• Know who you are. There’s a lot of content out there you can develop or share. So where do you start? Start with your brand. Guide your content development by your brand’s North Star, and make sure there is a logical connection between the content and your brand. 
  • Know your consumers. Figure out what your consumers need. What do they care about? What are they passionate about? Scott Monty, global head of digital for Ford, recently commented that Oreo succeeded at the Super Bowl: “Because they related to us, not because they forced us to relate to them.” 
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Music Industry Stops Losing Money, Finally

James McQuivey

Yesterday The New York Times picked up the hopeful news from the global music business that the revenue free-fall from $38 billion a year more than a decade ago appears to have stopped at $16.5 billion, leaving the industry at less than half its pre-digital size. This bottoming out of the revenues will come as some relief to industry executives who have wished and prayed for this day because, until it actually arrived, nobody knew for sure what type of revenues to expect in the future. That can make running a business pretty tough.

The music industry is everybody's favorite example of digital disruption done wrong -- including mine, since I covered music for Forrester several times. I have some classic stories I could tell to illustrate the point about executives who believed that suing customers was the path to profitability and so on, but I'll spare you those. However, as the author of a book called Digital Disruption, I actually owe it to the music industry for teaching me a few key principles of how to manage digital disruption:

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Why My Hardcover Book Counts As Digital Disruption

James McQuivey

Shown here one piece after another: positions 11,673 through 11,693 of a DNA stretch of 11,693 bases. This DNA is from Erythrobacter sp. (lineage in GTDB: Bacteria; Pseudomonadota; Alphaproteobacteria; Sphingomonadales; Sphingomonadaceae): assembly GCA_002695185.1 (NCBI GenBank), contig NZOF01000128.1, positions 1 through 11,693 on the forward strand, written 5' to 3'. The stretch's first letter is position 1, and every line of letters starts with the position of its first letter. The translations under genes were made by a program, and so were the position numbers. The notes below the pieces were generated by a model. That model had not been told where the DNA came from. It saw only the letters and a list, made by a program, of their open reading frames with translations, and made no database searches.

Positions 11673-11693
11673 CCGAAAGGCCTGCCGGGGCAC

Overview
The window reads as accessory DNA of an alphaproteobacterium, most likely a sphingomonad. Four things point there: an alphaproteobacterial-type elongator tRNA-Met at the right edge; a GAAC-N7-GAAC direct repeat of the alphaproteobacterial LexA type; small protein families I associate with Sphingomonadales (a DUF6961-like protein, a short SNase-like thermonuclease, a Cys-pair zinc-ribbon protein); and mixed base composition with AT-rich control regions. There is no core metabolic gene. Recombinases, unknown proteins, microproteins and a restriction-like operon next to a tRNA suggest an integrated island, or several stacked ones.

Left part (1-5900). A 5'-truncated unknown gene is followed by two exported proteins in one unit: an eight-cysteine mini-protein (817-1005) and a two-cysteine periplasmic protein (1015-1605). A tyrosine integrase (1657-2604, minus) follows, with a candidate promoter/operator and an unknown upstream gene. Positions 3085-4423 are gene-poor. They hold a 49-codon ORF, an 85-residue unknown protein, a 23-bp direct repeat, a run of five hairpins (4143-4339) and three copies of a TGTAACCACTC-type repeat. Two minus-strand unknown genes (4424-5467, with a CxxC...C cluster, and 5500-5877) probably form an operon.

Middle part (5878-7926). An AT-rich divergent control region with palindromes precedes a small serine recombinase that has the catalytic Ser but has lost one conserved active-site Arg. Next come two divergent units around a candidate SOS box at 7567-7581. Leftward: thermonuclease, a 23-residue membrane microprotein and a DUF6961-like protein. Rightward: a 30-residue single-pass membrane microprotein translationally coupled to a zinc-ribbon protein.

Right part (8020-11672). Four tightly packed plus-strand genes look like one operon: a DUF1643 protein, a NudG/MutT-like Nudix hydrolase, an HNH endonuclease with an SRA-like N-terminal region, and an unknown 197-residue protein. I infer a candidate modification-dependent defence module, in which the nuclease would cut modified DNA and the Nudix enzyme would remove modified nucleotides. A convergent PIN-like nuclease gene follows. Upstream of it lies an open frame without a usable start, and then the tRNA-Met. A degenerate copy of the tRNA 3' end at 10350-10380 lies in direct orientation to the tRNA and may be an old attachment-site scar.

It is with great pleasure that I mark the arrival of Digital Disruption: Unleashing The Next Wave Of Innovation, by announcing that as of today, February 26th, you can buy Digital Disruption as … a hardcover book.

At first impression it may feel a bit wrong to publish a book called Digital Disruption in a form as old-school as a hardcover book. In fact, as I’ve traveled around talking about the book, several people have half-jokingly suggested it was hypocritical to do so. I have taken the ribbing with a smile, but when people have the time and interest, I explain to them that publishing in both eBook and hardcover is exactly what digital disruption requires.

Some erroneously assume that digital disruption only applies to cases where digital products replace physical ones. It’s true that when mobile banking replaces teller banking or digital music wipes out CDs, we call this digital disruption. But as I show in my book, there are many more ways that digital disrupts, ultimately creating more disruptions, more rapidly, in more industries, including – as I write in the book – industries as analog as pharmaceuticals and military camouflage.

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Which Comes First: Content Marketing Or Thought Leadership?

Laura Ramos

Once upon a time, there was a little marketer with a big problem. Her sales executives said, "We need more leads." So she bought a big new shiny marketing automation engine . . . .

Stop me if you've heard this one before, but I'm sure we all know the end of the story. The marketing engine didn't live up to expectations because data and content didn't come in the box.

More than ever, marketers view content as the fuel needed to run a powerful revenue generation machine. But the debate over the quality of the content created seems to have reached a fevered pitch. Look no further than posts from SAP's Michael Brenner, Marketo's Jon Miller, UK-based Velocity (the slide show here is a riot!), Dr. Liz Alexander, and SHIFT Communication's Christopher Penn to see the backlash against bad content marketing practices grow.

Why now?  I see four key trends converging on business-to-business marketers that drive interest in, and failure with, content marketing:

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It’s Time To Engage Your Customers And Make Them The Center Of Your Universe

Sheryl Pattek